Originally studied in relation to aging and cancer research, telomeres and telomerase are now also investigated in relation to psychiatric disorders and treatments. Based on findings emerging from clinical and preclinical data, we hypothesize that the telomere–telomerase system represents a novel element mediating the mechanism of action of certain psychopharmacological interventions.
In this symposium I’ll present the preliminary evidence on the complex translational relationships between specific psychiatric medications (i.e. antidepressants, lithium and antipsychotics), the telomere–telomerase system and clinical outcomes. The modulation of intracellular Wnt/b-catenin or PI3 K/Akt signaling pathways, the interaction with BDNF and 5-HT, and the antioxidant properties could represent possible mechanisms by which the different types of psychiatric medications could modulate telomere length and telomerase activity. The potential of the telomere–telomerase system in promoting cellular survival and/or function in the brain and in the periphery could, in turn, represent a neurobiological substrate through which these molecules can mediate the therapeutic effect of such interventions.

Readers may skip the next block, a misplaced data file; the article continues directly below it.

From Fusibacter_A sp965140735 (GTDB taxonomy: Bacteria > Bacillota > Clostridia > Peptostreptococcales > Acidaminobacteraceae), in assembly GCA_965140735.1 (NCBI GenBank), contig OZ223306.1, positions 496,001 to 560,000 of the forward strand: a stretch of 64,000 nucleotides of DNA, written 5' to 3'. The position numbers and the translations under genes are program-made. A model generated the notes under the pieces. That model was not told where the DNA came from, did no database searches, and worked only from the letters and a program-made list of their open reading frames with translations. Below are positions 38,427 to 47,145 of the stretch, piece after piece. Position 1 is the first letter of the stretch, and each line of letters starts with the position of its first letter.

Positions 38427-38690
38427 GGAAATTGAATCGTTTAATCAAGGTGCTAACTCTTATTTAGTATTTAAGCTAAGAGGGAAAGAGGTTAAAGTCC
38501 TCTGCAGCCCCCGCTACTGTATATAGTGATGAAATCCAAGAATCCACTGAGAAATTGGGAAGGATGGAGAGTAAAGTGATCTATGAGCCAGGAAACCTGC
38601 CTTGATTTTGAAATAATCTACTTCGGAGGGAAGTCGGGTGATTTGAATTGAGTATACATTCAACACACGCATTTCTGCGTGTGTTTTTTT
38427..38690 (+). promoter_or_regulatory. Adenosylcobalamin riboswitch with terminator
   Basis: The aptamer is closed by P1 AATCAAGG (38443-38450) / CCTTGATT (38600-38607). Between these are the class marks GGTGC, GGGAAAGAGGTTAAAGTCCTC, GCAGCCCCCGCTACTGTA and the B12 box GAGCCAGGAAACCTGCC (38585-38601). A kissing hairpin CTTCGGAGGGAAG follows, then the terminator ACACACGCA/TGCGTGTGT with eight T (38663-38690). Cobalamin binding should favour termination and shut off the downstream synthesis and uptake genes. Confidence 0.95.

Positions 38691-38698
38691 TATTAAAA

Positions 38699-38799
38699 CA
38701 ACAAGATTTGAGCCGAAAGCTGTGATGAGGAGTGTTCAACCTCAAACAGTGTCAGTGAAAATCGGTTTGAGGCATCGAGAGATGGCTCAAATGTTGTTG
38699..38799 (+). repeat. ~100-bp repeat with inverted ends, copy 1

Further, in the present symposium I’ll show data from our research team on telomere length and telomerase activity in leukocytes predicting clinical response to serotonin–specific reuptake inhibitors (SSRIs) in subjects with major depressive disorder.
Disclosure of interest
The author has not supplied his declaration of competing interest.